On Fri, Feb 2, 2018 at 9:07 PM, Robert Haas <robertmh...@gmail.com> wrote:

> On Thu, Feb 1, 2018 at 7:21 PM, Simon Riggs <si...@2ndquadrant.com> wrote:
> > Yes, it would be about 99% of the time.
> >
> > But you have it backwards - we are not assuming that case. That is the
> > only case that has risk - the one where an old WAL record starts at
> > exactly the place the latest one stops. Otherwise the rest of the WAL
> > record will certainly fail the CRC check, since it will effectively
> > have random data in it, as you say.
> OK, I get it now.  Thanks for explaining.  I think I understand now
> why you think this problem can be solved just by controlling the way
> we recycle segments, but I'm still not sure if that can really be made
> fully reliable.  Michael seems concerned about what might happen after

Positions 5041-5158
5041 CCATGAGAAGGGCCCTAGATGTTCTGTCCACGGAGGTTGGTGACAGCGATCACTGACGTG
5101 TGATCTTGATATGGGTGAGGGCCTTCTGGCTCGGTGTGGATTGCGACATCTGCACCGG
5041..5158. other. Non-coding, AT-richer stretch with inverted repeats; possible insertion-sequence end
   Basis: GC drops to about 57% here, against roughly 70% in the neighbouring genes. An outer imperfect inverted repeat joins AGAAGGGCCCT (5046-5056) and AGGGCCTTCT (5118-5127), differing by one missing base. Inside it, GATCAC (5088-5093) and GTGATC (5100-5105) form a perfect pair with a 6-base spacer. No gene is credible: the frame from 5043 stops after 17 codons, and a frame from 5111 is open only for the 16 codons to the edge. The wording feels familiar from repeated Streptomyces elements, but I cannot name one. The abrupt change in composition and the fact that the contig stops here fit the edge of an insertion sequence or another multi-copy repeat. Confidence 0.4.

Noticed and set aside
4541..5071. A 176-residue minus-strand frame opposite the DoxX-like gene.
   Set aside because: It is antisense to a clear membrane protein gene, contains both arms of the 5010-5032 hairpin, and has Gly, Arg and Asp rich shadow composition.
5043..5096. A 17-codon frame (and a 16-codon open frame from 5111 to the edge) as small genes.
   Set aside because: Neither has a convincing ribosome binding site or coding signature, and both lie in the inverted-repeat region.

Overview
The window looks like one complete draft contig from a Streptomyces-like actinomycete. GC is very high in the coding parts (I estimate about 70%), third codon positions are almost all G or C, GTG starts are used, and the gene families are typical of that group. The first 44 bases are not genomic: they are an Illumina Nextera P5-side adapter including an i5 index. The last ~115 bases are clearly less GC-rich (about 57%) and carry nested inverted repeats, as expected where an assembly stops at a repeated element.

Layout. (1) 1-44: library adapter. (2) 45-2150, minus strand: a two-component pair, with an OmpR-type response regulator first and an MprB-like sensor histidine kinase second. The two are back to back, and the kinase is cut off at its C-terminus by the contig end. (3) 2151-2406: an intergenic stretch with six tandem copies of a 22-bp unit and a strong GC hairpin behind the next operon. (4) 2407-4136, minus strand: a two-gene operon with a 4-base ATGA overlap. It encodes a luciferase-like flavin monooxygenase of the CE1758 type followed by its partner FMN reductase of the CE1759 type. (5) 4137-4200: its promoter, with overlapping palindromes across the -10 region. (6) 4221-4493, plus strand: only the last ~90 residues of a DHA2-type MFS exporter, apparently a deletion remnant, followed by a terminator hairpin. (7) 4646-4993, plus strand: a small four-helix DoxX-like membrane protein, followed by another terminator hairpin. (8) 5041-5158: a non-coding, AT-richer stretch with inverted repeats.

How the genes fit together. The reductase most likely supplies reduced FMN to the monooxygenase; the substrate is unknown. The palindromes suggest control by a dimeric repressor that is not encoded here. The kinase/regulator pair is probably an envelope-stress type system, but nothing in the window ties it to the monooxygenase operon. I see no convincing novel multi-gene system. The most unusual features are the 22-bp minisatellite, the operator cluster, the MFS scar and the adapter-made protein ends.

> multiple recyclings, and Tom has raised the issue of old data
> reappearing after a crash.

I'm not sure if Michael has spotted a real problem or was that just a
concern. He himself later rightly pointed out that when a WAL file is
switched, the old file is filled with zeros. So I don't see a problem
there. May be I am missing something and Michael can explain further.

Regarding Tom's concerns, that could be a problem if a file system crash
survives a name change, but not the subsequent data written to the file.
For this to be a problem, WAL file A is renamed to B and then renamed to C.
File A and C share the same low order bits. Further upon file system crash,
the file is correctly named as C, but the data written *before* the rename
operation is lost. Is that a real possibility? Can we delay reusing low
order bits a little further to address this problem? Of course, if the file
system crash can survive many renames and still resurrect old data several
renames before, then we shall have the same problem.


 Pavan Deolasee                   http://www.2ndQuadrant.com/
 PostgreSQL Development, 24x7 Support, Training & Services

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